Cobra venom said to be in Biancone barn

Updated: July 4, 2007, 7:41 PM ET
By Marty McGee | Daily Racing Form

LOUISVILLE, Ky. -- One of the materials confiscated by Kentucky Horse Racing Authority investigators during the June 22 search of three Keeneland barns occupied by trainer Patrick Biancone was cobra venom, a substance that can be used as a painkiller, a source close to the investigation confirmed this week.

The cobra venom, which is barred by state regulation from racetrack grounds, was in crystalline form and was found in a refrigerator in one of the tack rooms used for the storage of supplies, said the source, adding the substance was in a small container labeled "Toxin." Snake venom has been known to be injected to deaden or "block" a horse's joint or nerve, and in a case settled last week in Saratoga County, N.Y., two Standardbred horsemen pled guilty of doing just that before a race last October at Saratoga Raceway.

The June 22 search of Biancone's barns was conducted after one of Biancone's horses who raced in Kentucky tested positive for a derivative of caffeine and for a derivative of an inhalant, both of which are banned for raceday use, according to the source. Biancone also has a pending medication case in Southern California. The horse Iron Butterfly, trained at the time by Biancone, tested positive for salmeterol, a bronchodilator, in a January race at Santa Anita.

Biancone declined comment on the Kentucky matter Wednesday. Biancone's veterinarian, Dr. Rod Stewart, had his truck searched when the barns were raided and is a subject in the investigation, according to the source, who requested anonymity because the investigation is ongoing. Efforts to reach Stewart on Wednesday were unsuccessful.

The first step in the legal process in this case is a stewards' hearing, but one has not yet been scheduled, chief steward John Veitch said Wednesday at Churchill Downs. The next possible step would be a hearing before the racing authority, after which the case could go into the court system, meaning resolution could be months, if not years, away.

Pending a hearing, Biancone is free to run horses in Kentucky and elsewhere. At the time of the search, he had about 75 horses spread among three barns at Keeneland. With racing at Churchill set to end Sunday, he soon will shift his main base of operations to Saratoga while also maintaining a string at Keeneland.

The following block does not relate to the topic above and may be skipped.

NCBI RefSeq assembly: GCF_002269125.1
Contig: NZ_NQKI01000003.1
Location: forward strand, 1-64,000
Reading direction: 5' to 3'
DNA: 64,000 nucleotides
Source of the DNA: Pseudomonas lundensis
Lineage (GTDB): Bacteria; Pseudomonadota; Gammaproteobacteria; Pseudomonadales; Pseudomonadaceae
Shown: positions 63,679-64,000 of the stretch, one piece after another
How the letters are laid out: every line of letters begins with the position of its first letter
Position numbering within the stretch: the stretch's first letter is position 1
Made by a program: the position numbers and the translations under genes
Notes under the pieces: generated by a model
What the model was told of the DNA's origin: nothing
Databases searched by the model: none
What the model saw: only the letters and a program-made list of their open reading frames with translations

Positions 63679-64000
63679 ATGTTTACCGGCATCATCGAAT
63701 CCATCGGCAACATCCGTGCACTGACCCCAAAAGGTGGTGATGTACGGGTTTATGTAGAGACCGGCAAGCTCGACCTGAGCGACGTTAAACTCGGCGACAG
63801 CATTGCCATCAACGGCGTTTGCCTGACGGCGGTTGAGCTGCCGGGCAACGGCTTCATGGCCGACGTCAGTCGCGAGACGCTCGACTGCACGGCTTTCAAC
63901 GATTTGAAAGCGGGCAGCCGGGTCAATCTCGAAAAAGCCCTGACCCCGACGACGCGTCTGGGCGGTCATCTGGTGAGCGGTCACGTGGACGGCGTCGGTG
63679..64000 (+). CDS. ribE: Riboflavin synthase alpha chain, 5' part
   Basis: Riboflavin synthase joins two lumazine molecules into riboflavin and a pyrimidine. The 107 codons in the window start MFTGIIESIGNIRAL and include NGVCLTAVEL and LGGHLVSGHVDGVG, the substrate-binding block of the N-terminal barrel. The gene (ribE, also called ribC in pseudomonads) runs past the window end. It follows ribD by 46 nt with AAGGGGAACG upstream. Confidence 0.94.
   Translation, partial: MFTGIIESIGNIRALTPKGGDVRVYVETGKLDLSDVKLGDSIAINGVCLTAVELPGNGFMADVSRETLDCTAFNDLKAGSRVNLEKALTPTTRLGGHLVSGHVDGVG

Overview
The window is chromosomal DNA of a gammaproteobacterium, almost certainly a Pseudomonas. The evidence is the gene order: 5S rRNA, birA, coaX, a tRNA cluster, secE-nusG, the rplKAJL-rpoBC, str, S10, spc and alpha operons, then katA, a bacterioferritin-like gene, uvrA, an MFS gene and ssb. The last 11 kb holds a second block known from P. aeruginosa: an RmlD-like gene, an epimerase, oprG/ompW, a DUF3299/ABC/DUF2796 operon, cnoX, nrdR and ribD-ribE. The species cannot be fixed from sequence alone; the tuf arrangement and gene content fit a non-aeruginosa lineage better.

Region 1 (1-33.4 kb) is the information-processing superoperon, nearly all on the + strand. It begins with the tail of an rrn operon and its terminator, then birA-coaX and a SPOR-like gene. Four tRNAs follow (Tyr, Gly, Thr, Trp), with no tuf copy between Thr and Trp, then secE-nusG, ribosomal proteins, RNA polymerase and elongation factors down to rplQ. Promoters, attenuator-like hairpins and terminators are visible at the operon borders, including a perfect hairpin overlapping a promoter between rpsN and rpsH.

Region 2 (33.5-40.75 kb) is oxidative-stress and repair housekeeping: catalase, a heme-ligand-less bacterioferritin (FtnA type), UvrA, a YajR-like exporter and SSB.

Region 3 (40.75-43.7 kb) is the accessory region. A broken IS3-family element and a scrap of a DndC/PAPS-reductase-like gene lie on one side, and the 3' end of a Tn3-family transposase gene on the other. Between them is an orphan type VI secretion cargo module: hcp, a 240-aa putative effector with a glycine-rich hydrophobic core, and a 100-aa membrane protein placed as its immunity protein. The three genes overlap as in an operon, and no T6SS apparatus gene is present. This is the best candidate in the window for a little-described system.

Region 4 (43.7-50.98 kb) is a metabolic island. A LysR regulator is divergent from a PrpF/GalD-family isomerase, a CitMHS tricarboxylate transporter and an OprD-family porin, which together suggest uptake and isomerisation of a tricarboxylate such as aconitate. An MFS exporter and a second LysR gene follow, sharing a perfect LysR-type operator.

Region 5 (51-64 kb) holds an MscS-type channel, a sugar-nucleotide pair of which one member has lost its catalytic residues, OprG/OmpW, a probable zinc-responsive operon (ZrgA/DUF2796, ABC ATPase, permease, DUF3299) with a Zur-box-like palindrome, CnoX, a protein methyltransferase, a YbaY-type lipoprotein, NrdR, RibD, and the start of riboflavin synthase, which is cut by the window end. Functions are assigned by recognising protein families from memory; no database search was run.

Cobra venom is a powerful neurotoxin that blocks the neural pathways that transmit pain to the brain. The substance, which is used by researchers in extremely minute quantities because of its toxicity, is considered a Class 1 drug under the Racing Commissioners International classification system. Class 1 drugs are defined as having no therapeutic value for a horse and a high potential to affect racing performance. At present, no laboratory officials have confirmed that a test exists to detect an administration of the drug. Researchers, however, are known to have been working on a test for the past year.

The use of cobra venom to block pain has long been rumored in the racing industry, although very little evidence of its administration has emerged. Late in June, however, William Barrack, 68, and Keith Barrack, 43, of Beacon, N.Y., pleaded guilty to a felony charge of interference with a domestic animal in Saratoga District Court after admitting that they administered cobra venom to a horse racing at Saratoga Raceway, the harness track, last October. They are scheduled to be sentenced Aug. 31.

Biancone, 55, has been training for more than 30 years, having started in his native France in the 1970's. He moved to Hong Kong in the 1990's and was suspended there in 1999 after two of his horses tested positive for banned medications, and eventually made his way to the United States.

Biancone was the leading trainer at Keeneland at the 2006 fall meet and the 2007 spring meet, the first two meets that Polytrack has been used as the primary racing surface.

- additional reporting by Matt Hegarty